The Conference Board Consumer Confidence Index®, which had declined in July, rebounded in August. The Index now stands at 101.5 (1985=100), up from 91.0 in July. The Present Situation Index increased from 104.0 last month to 115.1 in August, while the Expectations Index improved to 92.5 from 82.3 in July.
The monthly Consumer Confidence Survey®, based on a probability-design random sample, is conducted for The Conference Board by Nielsen, a leading global provider of information and analytics around what consumers buy and watch. The cut-off date for the preliminary results was August 13.
“Consumer confidence rebounded in August, following a sharp decline in July,” says Lynn Franco, director of Economic Indicators at The Conference Board. “Consumers’ assessment of current conditions was considerably more upbeat, primarily due to a more favorable appraisal of the labor market. The uncertainty expressed last month about the short-term outlook has dissipated and consumers are once again feeling optimistic about the near future. Income expectations, however, were little improved.”
Consumers’ assessment of current conditions was considerably more favorable in August. Those saying business conditions are “good” decreased marginally from 23.4 percent to 23.2 percent. Those claiming business conditions are “bad” declined modestly from 18.2 percent to 17.6 percent. Consumers were considerably more positive about the job market. Those stating jobs are “plentiful” increased from 19.9 percent to 21.9 percent, while those claiming jobs are “hard to get” decreased from 27.4 percent to 21.9 percent.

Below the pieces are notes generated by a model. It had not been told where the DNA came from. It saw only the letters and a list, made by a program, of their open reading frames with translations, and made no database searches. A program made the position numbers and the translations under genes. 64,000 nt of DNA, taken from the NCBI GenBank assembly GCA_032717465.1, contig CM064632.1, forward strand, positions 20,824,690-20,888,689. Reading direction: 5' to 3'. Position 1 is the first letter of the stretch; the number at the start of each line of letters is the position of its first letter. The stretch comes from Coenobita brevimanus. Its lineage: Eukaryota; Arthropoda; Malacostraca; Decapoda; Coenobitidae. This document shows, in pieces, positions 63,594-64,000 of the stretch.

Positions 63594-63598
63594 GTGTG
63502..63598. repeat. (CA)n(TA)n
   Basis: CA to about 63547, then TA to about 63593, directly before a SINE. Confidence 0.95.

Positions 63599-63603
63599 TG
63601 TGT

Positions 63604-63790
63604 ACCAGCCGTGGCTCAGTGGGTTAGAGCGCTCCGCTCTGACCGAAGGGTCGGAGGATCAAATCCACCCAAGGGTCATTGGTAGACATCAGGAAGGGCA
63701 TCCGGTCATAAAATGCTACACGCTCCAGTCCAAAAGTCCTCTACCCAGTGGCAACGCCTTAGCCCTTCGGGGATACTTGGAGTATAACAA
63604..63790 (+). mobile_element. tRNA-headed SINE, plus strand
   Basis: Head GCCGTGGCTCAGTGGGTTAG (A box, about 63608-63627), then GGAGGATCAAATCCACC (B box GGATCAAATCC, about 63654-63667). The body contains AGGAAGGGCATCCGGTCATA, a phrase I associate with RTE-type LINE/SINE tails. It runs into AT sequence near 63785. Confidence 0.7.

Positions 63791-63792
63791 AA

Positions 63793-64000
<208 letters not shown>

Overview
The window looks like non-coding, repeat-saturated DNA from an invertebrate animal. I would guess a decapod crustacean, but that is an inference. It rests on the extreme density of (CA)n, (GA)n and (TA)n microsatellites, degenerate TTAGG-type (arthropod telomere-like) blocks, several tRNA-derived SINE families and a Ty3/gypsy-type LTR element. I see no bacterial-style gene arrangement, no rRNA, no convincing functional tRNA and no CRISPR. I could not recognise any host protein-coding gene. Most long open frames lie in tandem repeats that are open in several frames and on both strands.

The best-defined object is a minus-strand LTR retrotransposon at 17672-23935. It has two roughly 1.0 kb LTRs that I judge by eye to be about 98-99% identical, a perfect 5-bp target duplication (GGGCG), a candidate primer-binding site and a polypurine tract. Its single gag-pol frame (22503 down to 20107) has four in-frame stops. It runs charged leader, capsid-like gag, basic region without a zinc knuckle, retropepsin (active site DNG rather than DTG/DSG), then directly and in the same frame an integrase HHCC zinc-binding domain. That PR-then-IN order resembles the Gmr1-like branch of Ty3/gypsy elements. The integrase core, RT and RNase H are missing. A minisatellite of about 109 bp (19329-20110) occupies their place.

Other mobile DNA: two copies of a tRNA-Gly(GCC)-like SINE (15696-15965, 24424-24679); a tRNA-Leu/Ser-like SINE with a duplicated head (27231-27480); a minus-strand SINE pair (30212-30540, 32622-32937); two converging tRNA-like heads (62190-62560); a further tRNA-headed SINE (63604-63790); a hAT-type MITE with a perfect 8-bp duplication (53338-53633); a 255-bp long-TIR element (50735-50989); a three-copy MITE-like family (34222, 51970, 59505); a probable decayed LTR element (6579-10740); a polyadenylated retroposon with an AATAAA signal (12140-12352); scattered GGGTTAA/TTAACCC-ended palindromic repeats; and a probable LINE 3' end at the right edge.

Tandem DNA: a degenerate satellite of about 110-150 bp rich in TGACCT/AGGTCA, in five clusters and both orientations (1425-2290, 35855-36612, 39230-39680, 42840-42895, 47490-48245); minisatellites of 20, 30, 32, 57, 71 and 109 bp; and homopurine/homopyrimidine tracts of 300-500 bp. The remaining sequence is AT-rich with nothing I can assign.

Consumers’ optimism about the short-term outlook also improved in August. The percentage of consumers expecting business conditions to improve over the next six months increased slightly from 15.3 percent to 15.8 percent, while those expecting business conditions to worsen declined from 10.3 percent to 8.3 percent.
Consumers’ outlook for the labor market was more upbeat. Those anticipating more jobs in the months ahead increased from 13.7 percent to 14.6 percent, while those anticipating fewer jobs decreased sharply from 19.0 percent to 13.6 percent. The proportion of consumers expecting their incomes to increase declined moderately from 17.0 percent to 16.2 percent, while the proportion expecting a decline decreased from 11.3 percent to 10.0 percent.
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